stephmodo: Q + A: Logistics Behind Buying a Home in France

Q + A: Logistics Behind Buying a Home in France

• 03 July 2009

Many of you asked questions via comment or email about the logistics behind buying and renovating a home in France. I thought I'd answer those questions in the form of a post as they formulate an important part of the process as a whole. If this kind of information bores you, I apologize...skip to the next post :)

Before I venture on to answer those questions, I want to highlight this image above. My father-in-law discovered some old photos taken on a family trip in 1989 to guess where...Beynac-et-Cazenac. The very village where La Maisonnette lies.  This means that my husband's entire family passed through Beynac exactly 20 years before we purchased our cottage!  It's interesting how life comes full circle in different ways.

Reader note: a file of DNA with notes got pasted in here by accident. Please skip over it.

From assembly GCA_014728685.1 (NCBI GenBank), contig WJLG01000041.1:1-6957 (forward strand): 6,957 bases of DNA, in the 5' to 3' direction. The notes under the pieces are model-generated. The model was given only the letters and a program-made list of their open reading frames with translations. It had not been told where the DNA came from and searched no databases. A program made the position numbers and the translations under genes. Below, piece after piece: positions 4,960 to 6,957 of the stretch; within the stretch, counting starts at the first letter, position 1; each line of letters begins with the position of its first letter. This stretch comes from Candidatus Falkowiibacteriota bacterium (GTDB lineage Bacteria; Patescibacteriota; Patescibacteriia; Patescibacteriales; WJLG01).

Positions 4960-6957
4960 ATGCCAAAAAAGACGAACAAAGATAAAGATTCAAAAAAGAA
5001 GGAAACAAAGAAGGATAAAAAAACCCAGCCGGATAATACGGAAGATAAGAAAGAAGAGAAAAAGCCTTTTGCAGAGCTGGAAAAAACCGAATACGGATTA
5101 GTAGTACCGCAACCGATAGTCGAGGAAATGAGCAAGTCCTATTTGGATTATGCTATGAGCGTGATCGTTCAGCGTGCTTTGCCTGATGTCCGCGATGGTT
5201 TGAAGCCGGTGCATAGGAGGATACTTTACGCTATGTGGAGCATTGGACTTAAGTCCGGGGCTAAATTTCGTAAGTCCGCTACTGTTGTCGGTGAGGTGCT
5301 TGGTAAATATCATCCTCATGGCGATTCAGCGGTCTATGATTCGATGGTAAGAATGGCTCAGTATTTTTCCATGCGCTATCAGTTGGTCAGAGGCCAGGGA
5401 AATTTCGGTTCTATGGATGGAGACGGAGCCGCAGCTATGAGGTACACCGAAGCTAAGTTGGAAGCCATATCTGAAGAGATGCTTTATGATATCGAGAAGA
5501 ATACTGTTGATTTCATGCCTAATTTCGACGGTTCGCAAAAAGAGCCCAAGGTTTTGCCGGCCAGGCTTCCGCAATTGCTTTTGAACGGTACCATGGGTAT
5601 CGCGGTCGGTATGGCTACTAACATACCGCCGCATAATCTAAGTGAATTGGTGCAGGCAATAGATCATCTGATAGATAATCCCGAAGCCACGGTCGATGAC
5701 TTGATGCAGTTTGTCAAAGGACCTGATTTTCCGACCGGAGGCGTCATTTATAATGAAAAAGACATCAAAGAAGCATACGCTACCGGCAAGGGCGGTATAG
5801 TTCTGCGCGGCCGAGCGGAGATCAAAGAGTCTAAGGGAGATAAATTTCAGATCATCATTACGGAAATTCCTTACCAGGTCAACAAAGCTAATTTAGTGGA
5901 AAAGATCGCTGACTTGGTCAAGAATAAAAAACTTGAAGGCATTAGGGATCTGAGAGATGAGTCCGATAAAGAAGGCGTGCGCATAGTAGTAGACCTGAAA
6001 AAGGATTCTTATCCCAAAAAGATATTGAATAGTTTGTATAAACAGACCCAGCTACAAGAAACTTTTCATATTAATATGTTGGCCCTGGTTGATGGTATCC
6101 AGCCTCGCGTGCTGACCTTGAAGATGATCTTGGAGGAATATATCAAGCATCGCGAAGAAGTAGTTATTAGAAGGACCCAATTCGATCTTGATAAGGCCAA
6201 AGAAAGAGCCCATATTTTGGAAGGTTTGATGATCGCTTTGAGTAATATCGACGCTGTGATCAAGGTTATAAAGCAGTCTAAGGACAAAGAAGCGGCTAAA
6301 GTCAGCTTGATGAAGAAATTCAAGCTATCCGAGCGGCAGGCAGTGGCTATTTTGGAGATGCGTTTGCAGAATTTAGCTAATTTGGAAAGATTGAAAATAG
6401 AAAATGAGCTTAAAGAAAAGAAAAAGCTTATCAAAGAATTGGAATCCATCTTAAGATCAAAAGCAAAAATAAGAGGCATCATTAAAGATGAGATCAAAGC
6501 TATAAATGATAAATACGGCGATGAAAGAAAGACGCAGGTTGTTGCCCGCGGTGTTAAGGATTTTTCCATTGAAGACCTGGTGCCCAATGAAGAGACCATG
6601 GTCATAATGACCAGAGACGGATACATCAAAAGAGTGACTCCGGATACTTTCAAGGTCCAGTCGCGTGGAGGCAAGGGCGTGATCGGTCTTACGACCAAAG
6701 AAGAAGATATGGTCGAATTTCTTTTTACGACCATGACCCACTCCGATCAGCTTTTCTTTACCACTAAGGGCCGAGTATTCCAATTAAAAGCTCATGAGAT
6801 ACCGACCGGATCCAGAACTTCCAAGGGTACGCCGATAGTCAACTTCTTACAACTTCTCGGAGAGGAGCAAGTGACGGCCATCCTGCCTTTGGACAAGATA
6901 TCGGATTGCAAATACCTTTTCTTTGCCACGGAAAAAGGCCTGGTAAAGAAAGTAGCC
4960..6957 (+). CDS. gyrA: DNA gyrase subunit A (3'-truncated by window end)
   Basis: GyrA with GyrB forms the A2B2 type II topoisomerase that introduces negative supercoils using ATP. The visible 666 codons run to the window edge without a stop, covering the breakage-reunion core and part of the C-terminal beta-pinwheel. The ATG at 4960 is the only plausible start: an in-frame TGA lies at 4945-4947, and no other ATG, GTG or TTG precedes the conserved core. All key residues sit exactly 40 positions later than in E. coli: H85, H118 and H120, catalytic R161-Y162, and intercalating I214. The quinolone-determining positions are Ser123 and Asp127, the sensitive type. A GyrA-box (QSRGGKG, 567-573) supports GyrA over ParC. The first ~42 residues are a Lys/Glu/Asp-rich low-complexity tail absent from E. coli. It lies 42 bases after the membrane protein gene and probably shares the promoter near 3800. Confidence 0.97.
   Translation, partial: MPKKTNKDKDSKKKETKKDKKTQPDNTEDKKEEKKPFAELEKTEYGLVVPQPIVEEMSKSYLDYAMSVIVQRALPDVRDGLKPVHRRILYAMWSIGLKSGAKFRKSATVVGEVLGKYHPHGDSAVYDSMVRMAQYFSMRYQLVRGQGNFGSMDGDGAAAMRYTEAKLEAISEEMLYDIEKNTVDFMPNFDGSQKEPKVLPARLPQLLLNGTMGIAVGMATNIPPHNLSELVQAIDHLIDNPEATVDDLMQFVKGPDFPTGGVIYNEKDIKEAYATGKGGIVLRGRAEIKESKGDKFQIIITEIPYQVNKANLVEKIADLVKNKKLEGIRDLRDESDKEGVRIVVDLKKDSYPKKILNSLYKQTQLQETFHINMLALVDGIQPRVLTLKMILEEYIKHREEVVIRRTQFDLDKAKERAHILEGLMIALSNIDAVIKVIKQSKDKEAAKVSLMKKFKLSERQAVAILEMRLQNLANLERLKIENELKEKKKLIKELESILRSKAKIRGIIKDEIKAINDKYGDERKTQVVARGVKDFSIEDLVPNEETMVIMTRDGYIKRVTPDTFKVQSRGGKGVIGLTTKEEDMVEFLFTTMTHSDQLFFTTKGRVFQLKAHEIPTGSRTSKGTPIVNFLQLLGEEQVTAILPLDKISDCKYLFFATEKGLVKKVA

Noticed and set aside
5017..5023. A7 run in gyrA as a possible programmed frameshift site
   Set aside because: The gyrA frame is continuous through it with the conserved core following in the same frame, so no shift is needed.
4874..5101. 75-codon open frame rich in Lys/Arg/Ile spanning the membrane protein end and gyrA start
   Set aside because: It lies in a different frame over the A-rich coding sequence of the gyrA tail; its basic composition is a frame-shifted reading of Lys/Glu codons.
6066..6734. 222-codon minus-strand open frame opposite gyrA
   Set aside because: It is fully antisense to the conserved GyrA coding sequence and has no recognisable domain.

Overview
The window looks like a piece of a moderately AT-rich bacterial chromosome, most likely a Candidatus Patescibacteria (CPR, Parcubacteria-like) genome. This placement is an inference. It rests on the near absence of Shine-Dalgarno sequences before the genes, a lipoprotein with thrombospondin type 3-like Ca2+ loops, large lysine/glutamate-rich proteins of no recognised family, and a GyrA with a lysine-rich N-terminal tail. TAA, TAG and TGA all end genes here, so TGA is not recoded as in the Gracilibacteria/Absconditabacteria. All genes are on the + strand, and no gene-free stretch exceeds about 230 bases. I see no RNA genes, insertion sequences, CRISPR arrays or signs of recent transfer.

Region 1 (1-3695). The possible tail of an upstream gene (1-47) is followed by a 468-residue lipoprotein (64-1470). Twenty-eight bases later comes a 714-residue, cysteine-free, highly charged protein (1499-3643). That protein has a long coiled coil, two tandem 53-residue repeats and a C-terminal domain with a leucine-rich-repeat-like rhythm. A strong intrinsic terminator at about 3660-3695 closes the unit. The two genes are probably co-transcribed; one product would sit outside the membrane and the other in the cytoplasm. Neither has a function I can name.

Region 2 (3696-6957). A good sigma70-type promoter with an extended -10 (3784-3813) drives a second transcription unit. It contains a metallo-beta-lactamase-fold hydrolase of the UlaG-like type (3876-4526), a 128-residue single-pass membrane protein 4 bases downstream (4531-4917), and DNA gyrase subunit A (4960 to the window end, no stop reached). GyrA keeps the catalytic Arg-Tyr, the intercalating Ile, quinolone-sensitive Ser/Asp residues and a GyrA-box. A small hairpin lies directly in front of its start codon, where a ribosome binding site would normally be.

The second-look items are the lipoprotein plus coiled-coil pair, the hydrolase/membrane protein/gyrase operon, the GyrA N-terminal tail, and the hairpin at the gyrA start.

Without further adieu, here are the answers to your many questions:

1. Is it difficult to buy a home in France?

Yes and no.  Let me explain...if you speak French fluently and understand how to navigate the vast amounts of red tape and cultural issues, buying a property in France isn't difficult; but it can be a long, drawn-out process. Expect 4-6 months to close (four months being "quick") and be sure to have a French bank account. It takes the same period of time to acquire a loan, which you have to do via a bank in France (we found BNP International Buyers Division most helpful).  Obtaining a loan can be tricky if you are a foreign buyer, but don't give up even if the first time around you experience some road blocks.  Expect your down payment to be more around 20%, versus the typical 10 or 15% here in the US.  

2. Do you have to apply for citizenship to buy a home?

No.  That's a whole other process...

3. Do you need a visa to renovate a home in France?

Technically, yes.  If you stay in France for over 3 months you will need a visa. Keep in mind that ticket prices typically double when you stay more than 30 days, so you'll likely have to purchase two sets of tickets.  It's expensive, but there isn't a way around it that I'm aware of.  Just make your time there count!

4. How do you put your kids in school over there?

If you own a property or are renting long-term, your kids are allowed to attend the local schools.  

5. Do the teachers and children speak to her in English or always in French?